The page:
Whistleblower Site Planned by Chinese Activist


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Chinese activists have failed in a bid to join WikiLeaks and now plan a site modeled on the popular whistleblower site. According to the South China Post the goal is to expose state secrets and spur political reform or even outright political revolution. The move is being viewed as a daring step for whistleblowers in general given that the Chinese government monitors the internet so closely and has a very broad definition of the term ‘state secrets.’ Some fear the worst for those involved. All citizens are invited to post to the WikiLeaks-style site that is planned for a June 1st unveiling.

In order to launch “Government Leaks” the activists are using Twitter and other social networking mediums to encourage citizens to upload government secrets and various violations of human rights along with systemic problems to a database.

To protect identity the site’s founder goes by the classic cover name “Deep Throat” that is a reference to the Watergate informant. Deep Throat attempted to team up with WikiLeaks but emails sent to the popular whistleblower site were bounced back as undelivered.

Deep Throat stated “This is a fight against the dictatorship, and to return the right to information to the people. I believe it will advance China’s political reform. I think that by making government secrets open we can promote democracy in China.”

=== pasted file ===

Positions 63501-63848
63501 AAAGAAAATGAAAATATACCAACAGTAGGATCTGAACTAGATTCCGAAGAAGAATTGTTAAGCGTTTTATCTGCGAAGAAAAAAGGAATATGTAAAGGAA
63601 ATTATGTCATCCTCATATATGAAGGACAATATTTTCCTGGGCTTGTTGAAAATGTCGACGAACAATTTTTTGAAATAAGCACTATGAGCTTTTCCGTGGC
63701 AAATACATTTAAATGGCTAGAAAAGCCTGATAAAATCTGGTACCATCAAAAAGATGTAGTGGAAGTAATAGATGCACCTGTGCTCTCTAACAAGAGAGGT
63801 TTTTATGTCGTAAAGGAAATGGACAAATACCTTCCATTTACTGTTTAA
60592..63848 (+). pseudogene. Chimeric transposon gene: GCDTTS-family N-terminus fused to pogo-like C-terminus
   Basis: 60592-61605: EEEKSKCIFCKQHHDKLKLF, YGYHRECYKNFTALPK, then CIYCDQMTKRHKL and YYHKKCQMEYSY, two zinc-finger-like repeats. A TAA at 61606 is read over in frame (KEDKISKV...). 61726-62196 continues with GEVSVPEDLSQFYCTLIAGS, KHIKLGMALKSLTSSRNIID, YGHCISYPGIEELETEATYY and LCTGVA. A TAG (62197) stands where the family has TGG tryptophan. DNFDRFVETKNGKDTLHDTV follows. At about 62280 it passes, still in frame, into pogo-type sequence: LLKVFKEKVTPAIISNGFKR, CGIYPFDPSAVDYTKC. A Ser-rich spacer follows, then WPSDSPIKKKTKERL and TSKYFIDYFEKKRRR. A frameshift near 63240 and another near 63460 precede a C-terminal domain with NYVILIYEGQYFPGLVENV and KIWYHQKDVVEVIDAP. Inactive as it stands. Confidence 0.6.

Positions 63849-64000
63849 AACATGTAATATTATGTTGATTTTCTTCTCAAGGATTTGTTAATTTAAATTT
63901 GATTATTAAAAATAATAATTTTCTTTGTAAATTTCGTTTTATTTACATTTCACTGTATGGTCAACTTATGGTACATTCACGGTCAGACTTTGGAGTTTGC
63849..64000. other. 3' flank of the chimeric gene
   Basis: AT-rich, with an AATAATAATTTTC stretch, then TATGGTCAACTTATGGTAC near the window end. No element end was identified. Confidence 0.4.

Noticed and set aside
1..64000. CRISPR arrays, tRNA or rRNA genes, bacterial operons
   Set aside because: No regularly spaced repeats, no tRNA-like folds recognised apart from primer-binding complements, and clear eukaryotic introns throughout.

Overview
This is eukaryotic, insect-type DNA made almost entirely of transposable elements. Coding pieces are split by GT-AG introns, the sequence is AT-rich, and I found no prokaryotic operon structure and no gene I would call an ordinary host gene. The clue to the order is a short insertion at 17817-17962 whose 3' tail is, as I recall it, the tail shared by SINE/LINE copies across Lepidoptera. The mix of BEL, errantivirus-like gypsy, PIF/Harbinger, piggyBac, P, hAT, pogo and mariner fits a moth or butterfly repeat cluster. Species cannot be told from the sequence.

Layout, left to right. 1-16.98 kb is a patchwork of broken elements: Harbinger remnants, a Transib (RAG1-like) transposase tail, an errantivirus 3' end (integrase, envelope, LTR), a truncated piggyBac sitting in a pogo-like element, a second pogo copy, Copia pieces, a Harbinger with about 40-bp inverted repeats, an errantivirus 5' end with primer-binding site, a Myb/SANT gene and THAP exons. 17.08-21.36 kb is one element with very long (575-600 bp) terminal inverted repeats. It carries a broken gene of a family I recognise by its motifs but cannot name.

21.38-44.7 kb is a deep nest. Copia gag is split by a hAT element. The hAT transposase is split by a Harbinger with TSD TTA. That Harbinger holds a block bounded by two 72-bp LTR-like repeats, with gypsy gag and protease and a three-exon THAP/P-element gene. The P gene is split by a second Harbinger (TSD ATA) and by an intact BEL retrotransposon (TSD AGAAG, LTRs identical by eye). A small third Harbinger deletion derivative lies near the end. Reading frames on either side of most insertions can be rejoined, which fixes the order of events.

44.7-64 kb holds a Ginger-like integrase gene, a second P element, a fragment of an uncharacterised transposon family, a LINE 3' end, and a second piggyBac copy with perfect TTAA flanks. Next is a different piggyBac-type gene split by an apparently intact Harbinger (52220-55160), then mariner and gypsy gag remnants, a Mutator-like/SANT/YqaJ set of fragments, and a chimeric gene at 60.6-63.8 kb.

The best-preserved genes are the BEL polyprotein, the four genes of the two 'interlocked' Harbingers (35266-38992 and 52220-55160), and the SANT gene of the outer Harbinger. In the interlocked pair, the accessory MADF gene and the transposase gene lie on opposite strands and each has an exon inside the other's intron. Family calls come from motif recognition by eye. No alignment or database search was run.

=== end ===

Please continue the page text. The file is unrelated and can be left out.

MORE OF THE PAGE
The start date is just days ahead of the 22nd anniversary of the bloody Tiananmen Square confrontation between the Chinese government and democracy seeking protesters. More than two decades after the world renowned incident activists in China still seek freedom of speech, democracy and basic human rights.

A team has been assembled that includes journalists, lawyers, editors and hackers to help deal with the “Great Firewall Of China”  a vast system of web censorship that will surely be used to try to shut down Government Leaks. The team plans to avoid using normal email channels to communicate with informers and employ the highest level of technological security possible.

While some are skeptical or even fearful of what can happen to whistleblowers the fact remains the fight for qui tam rights is alive and well in China.






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